Women who are overweight during pregnancy aren’t any more likely to have children who suffer with obesity during their lives than normal-weight, according to a surprising new study.
But eating well during pregnancy is a key factor in a baby’s obesity risk, regardless of how much weight an expectant mother carries or gains, according to researchers from Baylor College of Medicine in Houston.
The study — detailed in the FASEB Journal, published by the Federation of the American Societies for Experimental Biology — suggests that excess fat calories consumed in pregnancy can alter the genes in unborn babies in a way that raises the likelihood that they will be overweight or obese throughout their lifetimes.
"We are finding that the cycle of obesity likely begins in the womb, however, we are also finding that obesity does not necessarily beget obesity," said Dr. Kjersti M. Aagaard, with the Division of Maternal-Fetal Medicine and the Department of Obstetrics and Gynecology at Baylor College.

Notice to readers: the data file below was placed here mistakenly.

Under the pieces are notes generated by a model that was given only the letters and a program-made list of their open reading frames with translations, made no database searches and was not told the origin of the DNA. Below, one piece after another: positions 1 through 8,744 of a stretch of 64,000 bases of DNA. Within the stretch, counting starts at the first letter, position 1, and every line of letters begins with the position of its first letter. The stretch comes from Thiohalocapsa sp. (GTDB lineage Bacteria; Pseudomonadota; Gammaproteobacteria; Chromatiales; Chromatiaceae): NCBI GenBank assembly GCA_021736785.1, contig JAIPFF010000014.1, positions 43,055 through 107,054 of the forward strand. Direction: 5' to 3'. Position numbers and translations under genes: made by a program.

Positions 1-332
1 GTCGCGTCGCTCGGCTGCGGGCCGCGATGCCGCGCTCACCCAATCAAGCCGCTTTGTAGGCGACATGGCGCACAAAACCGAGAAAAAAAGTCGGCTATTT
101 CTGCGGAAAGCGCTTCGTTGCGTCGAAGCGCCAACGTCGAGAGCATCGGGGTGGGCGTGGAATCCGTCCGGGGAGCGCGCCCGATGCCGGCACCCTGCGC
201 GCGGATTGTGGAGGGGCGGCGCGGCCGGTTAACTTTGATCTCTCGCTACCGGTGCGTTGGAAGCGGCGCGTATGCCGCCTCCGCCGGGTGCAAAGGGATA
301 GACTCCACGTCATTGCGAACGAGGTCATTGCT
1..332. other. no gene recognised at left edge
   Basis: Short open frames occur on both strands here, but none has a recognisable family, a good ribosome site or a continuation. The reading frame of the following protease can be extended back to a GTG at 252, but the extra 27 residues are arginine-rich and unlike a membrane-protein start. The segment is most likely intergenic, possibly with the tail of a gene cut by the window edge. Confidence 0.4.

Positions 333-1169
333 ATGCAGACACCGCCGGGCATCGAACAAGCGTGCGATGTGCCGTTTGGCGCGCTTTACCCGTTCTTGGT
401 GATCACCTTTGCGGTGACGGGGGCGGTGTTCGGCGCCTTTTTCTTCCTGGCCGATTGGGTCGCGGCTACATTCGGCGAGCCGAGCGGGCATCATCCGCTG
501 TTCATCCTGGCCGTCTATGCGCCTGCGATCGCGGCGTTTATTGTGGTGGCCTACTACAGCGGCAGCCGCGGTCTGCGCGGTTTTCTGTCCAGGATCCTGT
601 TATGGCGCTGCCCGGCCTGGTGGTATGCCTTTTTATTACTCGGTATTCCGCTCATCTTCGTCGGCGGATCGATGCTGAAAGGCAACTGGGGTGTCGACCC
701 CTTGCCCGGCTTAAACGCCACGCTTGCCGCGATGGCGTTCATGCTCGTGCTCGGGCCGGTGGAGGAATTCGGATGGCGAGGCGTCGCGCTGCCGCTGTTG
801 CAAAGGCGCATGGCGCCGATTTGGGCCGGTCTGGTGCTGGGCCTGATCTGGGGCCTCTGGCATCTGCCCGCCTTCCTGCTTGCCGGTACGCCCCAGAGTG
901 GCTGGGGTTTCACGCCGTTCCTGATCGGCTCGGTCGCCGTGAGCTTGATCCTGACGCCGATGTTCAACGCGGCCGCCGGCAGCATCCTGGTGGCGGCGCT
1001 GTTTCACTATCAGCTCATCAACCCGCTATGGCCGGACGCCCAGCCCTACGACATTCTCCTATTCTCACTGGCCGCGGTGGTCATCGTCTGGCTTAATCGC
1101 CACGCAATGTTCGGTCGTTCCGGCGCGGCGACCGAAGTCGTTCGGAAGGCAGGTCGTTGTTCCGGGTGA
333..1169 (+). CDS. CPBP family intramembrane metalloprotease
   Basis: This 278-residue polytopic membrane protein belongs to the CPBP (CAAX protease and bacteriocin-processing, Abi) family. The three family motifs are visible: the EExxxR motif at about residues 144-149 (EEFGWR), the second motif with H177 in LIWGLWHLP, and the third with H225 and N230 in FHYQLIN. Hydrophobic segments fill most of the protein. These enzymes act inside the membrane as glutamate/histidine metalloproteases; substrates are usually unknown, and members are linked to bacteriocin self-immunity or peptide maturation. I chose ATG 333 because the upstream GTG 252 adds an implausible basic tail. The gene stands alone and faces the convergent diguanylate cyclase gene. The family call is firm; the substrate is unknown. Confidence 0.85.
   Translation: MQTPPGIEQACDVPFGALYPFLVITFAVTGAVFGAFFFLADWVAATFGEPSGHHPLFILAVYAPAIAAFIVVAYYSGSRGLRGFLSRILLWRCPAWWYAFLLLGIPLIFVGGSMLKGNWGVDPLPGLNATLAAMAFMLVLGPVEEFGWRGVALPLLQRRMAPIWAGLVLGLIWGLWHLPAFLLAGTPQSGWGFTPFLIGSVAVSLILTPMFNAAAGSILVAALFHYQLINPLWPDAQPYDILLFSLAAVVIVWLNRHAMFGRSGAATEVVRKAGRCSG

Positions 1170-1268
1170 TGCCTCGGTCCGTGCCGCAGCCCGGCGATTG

"A diet laden with fat changes the molecular machinery which chemically modifies the structure of the developing infant's genetic material….which in turn, alters key regulators of fat and glucose metabolism in the infant. It is our hope that these early steps will in turn break the cycle of obesity in the generations to come."
The findings are based on tests on three groups of pregnant primates. The first ate a healthy pregnancy diet (13 percent fat); the second consumed a high-fat diet (35 percent fat); and the third ate a high-fat diet for several years, became obese, and was then was put on a healthy diet.
Researchers found those on a healthy diet had infants who were less likely to be obese or overweight than those fed an unhealthy high fat diet — regardless of weight during pregnancy.
"Even if a woman isn't eating well before pregnancy, adopting good eating habits during pregnancy is still very good for the child and for her,” said Dr. Gerald Weissmann, editor of The FASEB Journal. “This new report shows how diet affects offspring at the molecular level and points to new treatments for overweight people who were not fortunate enough to have mothers who ate well during pregnancy."